Jim Collins is a student and teacher of enduring great companies -- how they grow, how they attain superior performance, and how good companies can become great companies. Having invested over a decade of research into the topic, Jim has co-authored three books, including the classic Built to Last, a fixture on the Business Week bestseller list for his eliminated wasteful luxuries, like executive dining rooms, corporate jets, lavish vacation spots, etc., for the good of the company - to other people, external factors, and good luck. All 11 of the featured companies had this type of leadership, character multi-year research projects and works with executives from the private, public, and social sectors.
Jim has served as a teacher to senior executives and CEOs at corporations that include: Starbucks Coffee, Merck, Patagonia, American General, W.L. Gore, and hundreds more. He has also worked with the non-corporate sector such as the Leadership Network of Churches, Johns Hopkins Medical School, the Boys & Girls Clubs of America and The Peter F. Drucker Foundation for Non-Profit Management.
Jim invests a significant portion of his energy in large-scale research projects -- often five or more years in duration -- to develop fundamental insights and then translate those findings into books, articles and lectures. He uses his management laboratory to work directly with executives and to develop practical tools for applying the concepts that flow from his research.
In addition, Jim is an avid rock climber and has made free ascents of the West Face of El Capitan and the East Face of Washington Column in Yosemite Valley.
Collins and his team identified 11 companies that followed a pattern of "fifteen-year cumulative stock returns at or below the general stock market, punctuated by a transition point, then cumulative returns at least three times the market over the next fifteen years." Public companies were selected because of the availability of comparable data. Fifteen-year segments were selected to weed out the one-hit wonders and luck breaks. While these selection criteria exclude "new economy" companies, Collins contends that there is nothing new about the new economy, citing earlier technology innovations of electricity, the telephone, and the transistor.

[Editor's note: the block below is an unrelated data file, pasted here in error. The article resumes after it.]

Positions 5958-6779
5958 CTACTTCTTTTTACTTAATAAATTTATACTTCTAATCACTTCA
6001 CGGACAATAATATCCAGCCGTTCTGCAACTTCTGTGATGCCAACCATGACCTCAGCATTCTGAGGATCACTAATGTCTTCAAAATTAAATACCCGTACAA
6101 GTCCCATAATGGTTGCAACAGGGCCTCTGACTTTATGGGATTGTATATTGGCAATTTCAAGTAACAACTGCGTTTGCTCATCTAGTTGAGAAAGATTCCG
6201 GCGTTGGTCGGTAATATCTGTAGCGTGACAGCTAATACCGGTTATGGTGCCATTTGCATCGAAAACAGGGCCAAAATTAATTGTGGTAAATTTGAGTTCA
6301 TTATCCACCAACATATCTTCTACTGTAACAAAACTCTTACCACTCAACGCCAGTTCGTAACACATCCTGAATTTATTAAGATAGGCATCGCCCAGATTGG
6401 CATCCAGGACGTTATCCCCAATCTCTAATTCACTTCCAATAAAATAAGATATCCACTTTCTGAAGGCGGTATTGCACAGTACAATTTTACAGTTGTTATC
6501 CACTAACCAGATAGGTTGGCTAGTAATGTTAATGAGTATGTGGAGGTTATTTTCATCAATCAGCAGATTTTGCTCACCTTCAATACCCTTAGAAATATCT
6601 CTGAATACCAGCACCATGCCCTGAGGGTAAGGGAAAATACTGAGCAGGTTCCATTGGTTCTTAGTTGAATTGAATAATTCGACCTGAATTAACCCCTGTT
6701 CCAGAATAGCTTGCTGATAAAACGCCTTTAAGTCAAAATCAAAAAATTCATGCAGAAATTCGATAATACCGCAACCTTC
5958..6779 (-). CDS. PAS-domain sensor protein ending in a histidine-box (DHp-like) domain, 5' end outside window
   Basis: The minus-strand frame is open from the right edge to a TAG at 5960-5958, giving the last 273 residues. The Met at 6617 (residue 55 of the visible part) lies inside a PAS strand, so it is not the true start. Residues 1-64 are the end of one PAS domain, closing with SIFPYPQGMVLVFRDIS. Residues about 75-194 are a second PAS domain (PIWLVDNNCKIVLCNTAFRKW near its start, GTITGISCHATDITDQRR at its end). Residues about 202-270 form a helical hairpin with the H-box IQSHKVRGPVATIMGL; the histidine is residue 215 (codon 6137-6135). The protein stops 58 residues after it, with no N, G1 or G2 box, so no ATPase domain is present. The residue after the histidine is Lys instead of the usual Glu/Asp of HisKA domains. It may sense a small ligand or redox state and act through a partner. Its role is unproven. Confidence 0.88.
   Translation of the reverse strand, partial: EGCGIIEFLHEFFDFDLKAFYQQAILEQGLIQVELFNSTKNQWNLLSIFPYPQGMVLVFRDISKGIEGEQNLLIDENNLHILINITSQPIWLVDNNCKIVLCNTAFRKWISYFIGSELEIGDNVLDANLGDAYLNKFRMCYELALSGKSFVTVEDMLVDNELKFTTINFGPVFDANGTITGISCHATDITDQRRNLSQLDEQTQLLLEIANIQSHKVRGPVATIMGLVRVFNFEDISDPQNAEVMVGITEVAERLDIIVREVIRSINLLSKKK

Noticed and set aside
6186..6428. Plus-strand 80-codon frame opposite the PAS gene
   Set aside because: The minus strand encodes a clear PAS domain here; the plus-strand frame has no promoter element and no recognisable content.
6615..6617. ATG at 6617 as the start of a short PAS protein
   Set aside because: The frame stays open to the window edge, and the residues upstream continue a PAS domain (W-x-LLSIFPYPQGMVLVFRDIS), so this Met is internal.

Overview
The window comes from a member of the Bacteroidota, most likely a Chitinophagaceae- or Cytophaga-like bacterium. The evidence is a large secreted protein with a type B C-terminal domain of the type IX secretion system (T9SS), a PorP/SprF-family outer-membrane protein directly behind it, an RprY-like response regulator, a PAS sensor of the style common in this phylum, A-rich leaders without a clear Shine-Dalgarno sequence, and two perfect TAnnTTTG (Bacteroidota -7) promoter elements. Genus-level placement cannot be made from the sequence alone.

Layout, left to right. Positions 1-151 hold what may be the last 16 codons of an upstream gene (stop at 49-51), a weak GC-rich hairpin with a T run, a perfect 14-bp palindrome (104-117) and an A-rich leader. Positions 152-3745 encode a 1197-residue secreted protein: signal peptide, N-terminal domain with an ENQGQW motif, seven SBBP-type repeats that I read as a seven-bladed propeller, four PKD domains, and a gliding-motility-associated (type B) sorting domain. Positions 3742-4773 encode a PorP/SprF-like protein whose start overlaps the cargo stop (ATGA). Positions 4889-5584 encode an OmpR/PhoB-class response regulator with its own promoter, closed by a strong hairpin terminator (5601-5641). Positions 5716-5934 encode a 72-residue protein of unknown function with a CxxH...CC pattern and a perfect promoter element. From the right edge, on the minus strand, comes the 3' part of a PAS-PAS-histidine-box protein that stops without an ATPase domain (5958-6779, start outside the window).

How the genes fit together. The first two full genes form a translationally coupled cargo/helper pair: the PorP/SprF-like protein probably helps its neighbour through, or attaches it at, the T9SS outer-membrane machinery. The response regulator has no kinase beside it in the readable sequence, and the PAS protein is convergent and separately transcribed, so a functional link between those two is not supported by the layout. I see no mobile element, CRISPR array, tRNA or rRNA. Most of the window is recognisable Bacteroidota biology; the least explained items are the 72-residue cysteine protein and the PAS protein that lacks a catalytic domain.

Having identified the companies that made the leap from Good To Great, Collins and his team set out to examine the transition point. What characteristics did the Good To Great companies have that their industry counterparts did not? What didn't the Good To Great companies have?
Collins maps out three stages, each with two key concepts. These six concepts are the heart of Good To Great and he devotes a chapter to explaining each of them. • Level 5 Leadership
• First Who... Then What
• Confront the Brutal Facts
• The Hedgehog Concept
• A Culture of Discipline
• Technology Accelerators
Collins characterizes the Level 5 leader, as "a paradoxical blend of personal humility and professional will." The Level 5 leader is not the "corporate savior" or "turnaround expert". Most of the CEOs of the Good To Great companies as they made the transition were company insiders. They were more concerned about what they could "build, create and contribute" than what they could "get - fame, fortune, adulation, power, whatever". No Ken Lay of Enron or Al Dunlap of Scott Paper, the larger-than-life CEO, led a Good To Great company. This kind of executive is "concerned more with their own reputation for personal greatness" than they are with "setting the company up for success in the next generation". In this book, Jim Collins also challenges the notion that "people are your most important asset" and postulates instead that "the right people are." I don't know that I yet completely agree with his philosophy that it's more important to get the right people on the bus and then see where it...